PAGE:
President John F Kennedy's speech on the early United States space program and Ronald Reagan's speech on the shuttle Challenger tragedy both address the issue of space exploration at different points in its history, but the core message is the same: the space program must continue, regardless of expense or difficulties encountered. Kennedy uses antithesis to contrast "change" and "challenge", "hope" and "fear", "cost" and "reward", "behind" and "forward", "easy" and "hard" to emphasize the direction he believes the space program must move: ahead. He makes reference to history to build his ethos, saying "This country was conquered by those who moved forward, and so will space". He concedes that the cost is high, but emphasizes the need to press onward as "we must be bold". Using rhetorical questions to make people think about "Why the moon?" he answers, employing more antithesis, that it's not because it is easy, but because it is hard. 19 Because Reagan is speaking to the pain of the nation, he uses the pronoun "we" several times to connect with his audience and include everyone in the collective mourning. He also uses antithesis at the beginning of his speech to juxtapose a past accident with the Challenger disaster, and also says that "we have forgotten the courage it took for the crew of the shuttle. But they…were aware", to make the point that even though this is an unprecedented tragedy, the crew knew the risks and accepted them. He contrasts "the fainthearted" with "the brave", 20 implying that America must be brave, as the Challenger crew were. Peggy Noonan, who crafted the speech for the president, writes that it had to "make it clear to the children that life goes on" and "reassure the American people that the tragedy, though terrible, will not halt our efforts in space". 21 As Reagan said, "Nothing ends here-our hopes and our journeys continue." 22 I want students to see how the rhetoric of both presidents was crafted to convey a common message about national policy regarding space exploration, designed to comfort, reassure and engender support.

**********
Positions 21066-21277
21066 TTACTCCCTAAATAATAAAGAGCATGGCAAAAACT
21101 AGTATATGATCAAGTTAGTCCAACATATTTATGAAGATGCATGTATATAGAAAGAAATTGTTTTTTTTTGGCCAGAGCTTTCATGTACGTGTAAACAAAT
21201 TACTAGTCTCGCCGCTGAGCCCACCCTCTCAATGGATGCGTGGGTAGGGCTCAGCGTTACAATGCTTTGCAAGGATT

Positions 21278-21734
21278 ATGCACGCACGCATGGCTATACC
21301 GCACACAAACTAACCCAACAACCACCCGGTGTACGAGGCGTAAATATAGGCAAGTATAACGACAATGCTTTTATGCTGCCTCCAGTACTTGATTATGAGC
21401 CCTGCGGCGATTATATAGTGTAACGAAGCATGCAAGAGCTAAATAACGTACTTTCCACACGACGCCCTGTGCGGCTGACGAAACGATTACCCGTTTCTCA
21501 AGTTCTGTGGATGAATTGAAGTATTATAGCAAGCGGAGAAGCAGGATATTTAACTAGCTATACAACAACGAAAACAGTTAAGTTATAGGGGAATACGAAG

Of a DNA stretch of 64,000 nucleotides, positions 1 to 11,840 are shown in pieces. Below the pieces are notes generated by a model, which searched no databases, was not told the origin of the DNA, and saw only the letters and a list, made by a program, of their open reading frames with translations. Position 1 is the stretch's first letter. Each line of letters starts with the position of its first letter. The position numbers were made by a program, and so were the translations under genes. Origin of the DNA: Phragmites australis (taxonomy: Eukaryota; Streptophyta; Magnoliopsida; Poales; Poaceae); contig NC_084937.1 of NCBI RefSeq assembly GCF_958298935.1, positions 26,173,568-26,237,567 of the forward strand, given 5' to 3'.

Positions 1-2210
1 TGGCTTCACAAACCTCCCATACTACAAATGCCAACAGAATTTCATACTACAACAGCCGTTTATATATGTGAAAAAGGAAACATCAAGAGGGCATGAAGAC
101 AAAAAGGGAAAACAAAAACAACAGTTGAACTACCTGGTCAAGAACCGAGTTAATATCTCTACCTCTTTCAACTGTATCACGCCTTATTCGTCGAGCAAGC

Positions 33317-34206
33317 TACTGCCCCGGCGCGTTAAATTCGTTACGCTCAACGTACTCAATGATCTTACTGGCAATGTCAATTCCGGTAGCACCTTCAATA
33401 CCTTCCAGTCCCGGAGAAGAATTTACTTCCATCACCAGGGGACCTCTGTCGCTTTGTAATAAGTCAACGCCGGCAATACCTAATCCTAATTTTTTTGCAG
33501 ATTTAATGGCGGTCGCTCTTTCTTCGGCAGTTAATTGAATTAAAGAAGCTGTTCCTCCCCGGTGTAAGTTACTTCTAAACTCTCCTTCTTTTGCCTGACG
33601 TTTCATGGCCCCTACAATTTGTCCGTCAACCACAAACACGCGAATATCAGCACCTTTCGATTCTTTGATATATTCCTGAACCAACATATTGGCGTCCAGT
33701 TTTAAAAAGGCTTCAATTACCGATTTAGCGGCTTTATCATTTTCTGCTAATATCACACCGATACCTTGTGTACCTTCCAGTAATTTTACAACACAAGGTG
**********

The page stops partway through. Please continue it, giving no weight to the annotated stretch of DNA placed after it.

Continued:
These will be followed by three sets of more contemporary speeches, showing different sides of current issues: President Obama's 2013 Immigration Reform Address, paired with Arizona Governor Jan Brewer's SB1070 Speech; Los Angeles Mayor Antonio Villaraigosa's "Pressing Urban Issues and the California Political Scene" (focusing on education) paired with Louisiana Governor Bobby Jindal's Education Reform Speech on YouTube, and Senate Floor Speeches on Minimum Wage Legislation on YouTube from Senator Elizabeth Warren and Senator Ted Cruz ("The Minimum Wage Hurts the Most Vulnerable Among Us").